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Feats of Smoke (7)

David delicately slices off the choicest pieces, wiping his razor-sharp knife between cuts. He gently arranges the slices on a fluffy bed of parsley.

He knows that the pork will be judged on appearance, among other qualities, so he is looking for those pieces with a pronounced smoke ring, a tell-tale sign of good barbeque.

Taste and tenderness are the two additional judging criteria, each weighted more heavily in scoring. So as David cut his slices, he’s also looking for the section of the meat that is most tender and more flavorful.

Many competitive cooks refer to this to as the “money muscle.”

According to Scott Nelson of Swine Assassins from Mason City, cooks must quickly decide which parts of the pork will yield the highest marks from judges.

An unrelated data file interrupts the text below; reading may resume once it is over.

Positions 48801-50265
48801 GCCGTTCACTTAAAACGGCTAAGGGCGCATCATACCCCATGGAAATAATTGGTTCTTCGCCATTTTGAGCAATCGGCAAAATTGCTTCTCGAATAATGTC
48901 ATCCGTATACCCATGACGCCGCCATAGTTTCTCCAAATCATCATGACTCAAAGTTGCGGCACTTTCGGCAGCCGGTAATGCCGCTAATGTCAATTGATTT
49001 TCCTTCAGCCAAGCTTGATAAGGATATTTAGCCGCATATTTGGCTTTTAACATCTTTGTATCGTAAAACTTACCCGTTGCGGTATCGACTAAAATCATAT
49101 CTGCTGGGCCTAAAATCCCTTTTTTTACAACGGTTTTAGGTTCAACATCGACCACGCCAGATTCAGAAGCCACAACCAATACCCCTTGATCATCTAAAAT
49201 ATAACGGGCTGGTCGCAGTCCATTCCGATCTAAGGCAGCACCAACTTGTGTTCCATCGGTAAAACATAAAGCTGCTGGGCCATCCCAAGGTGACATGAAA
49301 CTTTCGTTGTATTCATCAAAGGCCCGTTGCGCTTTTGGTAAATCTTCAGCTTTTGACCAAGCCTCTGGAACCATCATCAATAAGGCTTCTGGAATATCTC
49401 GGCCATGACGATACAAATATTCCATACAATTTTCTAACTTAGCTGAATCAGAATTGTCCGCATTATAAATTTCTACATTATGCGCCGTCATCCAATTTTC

“My money muscle is on the back, on the other side of the bone,” he explains. “It’s medallion size, about two inches in diameter, sometimes smaller.”

“1:03,” warns Melissa. David does not seem rushed. He continues at the same careful pace, arranging the contents of the box, making it look perfect.

Just before the clock turns to 1:04, the box is sealed shut and wrapped in an ordinary white kitchen towel to keep it warm.

It takes Melissa less than one minute to walk from the Pork County BBQ trailer to the turn-in table at the Judges Tent. (She did a timed practice run the night before.)

Melissa is steady and calm but wastes no time as she walks up the street holding a box of meat cooked with smoke. She delivers the pork to the judging area with plenty of time to spare — at least 30 seconds under the wire.

With his “runner” safely off, David turns his attention to the final meat, brisket, just off the smoker. He only has 20 minutes to decide which portion of this cut to put in front of the judges. The clock is ticking.

(Read more Feats of Smoke)

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